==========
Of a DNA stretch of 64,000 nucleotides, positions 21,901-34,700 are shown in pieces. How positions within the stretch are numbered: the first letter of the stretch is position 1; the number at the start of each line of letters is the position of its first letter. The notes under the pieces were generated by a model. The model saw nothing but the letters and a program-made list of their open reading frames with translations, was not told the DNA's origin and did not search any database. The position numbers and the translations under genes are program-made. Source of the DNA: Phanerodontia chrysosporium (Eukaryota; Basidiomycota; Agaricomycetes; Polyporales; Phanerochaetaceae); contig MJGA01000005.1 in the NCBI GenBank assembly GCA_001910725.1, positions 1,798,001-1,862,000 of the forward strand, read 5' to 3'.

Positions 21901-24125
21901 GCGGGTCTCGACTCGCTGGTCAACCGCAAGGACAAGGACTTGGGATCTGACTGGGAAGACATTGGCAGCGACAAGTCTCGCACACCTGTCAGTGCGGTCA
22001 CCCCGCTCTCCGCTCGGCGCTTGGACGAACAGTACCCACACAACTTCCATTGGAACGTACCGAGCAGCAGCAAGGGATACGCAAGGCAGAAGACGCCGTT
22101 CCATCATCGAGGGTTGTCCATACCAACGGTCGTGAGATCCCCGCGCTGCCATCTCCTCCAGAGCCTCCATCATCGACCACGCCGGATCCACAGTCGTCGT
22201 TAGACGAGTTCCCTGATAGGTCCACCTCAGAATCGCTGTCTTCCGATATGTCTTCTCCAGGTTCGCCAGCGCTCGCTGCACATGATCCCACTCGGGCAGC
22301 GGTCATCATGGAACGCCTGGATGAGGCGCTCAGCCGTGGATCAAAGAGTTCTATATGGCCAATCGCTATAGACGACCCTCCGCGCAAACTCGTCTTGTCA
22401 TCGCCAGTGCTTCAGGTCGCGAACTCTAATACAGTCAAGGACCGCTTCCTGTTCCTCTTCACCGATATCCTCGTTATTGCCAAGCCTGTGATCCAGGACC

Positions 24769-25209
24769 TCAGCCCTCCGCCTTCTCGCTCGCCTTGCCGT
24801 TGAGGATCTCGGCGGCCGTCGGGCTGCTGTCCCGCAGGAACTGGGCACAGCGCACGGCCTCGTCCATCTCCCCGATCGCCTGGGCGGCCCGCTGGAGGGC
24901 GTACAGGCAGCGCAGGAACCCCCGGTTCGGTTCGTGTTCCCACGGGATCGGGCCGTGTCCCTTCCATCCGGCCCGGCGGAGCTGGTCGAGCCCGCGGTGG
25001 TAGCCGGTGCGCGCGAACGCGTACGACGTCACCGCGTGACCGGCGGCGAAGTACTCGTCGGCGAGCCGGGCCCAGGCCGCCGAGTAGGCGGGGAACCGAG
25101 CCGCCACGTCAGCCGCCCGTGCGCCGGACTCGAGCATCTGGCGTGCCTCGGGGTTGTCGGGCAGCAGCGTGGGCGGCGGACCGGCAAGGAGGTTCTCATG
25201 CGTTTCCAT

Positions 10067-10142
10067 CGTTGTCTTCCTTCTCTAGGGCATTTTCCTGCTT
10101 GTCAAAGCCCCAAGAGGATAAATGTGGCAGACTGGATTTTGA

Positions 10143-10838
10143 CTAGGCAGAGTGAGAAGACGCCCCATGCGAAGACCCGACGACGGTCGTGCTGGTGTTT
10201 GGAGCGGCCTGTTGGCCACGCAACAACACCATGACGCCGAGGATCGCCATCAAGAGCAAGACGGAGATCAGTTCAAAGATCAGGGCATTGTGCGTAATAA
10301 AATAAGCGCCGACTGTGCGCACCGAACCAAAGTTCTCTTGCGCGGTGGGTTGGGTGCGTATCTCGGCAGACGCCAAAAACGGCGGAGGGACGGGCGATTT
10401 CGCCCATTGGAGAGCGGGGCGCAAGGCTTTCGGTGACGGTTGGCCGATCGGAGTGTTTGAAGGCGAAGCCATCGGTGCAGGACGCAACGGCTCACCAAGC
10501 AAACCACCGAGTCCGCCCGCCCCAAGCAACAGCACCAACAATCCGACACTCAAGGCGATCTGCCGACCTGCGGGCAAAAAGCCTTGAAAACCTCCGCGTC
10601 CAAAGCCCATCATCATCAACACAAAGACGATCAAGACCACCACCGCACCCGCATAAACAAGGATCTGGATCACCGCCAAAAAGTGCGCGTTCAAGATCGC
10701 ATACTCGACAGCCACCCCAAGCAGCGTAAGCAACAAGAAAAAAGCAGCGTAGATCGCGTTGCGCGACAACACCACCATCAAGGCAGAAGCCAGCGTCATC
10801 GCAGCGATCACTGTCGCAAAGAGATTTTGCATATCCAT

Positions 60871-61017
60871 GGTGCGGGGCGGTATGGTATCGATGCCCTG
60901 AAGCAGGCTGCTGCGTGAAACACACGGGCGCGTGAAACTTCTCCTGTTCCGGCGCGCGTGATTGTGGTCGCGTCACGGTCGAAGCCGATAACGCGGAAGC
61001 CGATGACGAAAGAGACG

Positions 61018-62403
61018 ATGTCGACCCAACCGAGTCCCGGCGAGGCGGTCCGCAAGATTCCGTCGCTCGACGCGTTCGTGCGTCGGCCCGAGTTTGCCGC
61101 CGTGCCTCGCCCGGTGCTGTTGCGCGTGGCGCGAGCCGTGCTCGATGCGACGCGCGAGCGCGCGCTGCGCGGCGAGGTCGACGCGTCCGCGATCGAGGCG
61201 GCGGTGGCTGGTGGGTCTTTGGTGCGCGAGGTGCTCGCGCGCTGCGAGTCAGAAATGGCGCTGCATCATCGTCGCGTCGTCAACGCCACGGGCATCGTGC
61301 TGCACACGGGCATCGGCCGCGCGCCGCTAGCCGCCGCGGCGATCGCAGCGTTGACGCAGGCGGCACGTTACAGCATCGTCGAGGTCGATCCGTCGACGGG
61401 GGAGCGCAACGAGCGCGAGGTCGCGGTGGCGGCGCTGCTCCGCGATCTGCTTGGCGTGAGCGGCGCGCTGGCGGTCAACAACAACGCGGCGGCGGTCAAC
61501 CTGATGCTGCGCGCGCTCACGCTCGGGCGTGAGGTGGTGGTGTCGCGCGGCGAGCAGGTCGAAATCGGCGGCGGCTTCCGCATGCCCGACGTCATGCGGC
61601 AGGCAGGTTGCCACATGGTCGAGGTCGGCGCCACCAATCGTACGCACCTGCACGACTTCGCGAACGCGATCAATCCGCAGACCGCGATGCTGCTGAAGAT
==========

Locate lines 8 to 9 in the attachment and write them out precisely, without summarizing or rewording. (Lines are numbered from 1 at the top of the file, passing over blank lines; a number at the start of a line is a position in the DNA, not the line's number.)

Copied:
22401 TCGCCAGTGCTTCAGGTCGCGAACTCTAATACAGTCAAGGACCGCTTCCTGTTCCTCTTCACCGATATCCTCGTTATTGCCAAGCCTGTGATCCAGGACC

Positions 24769-25209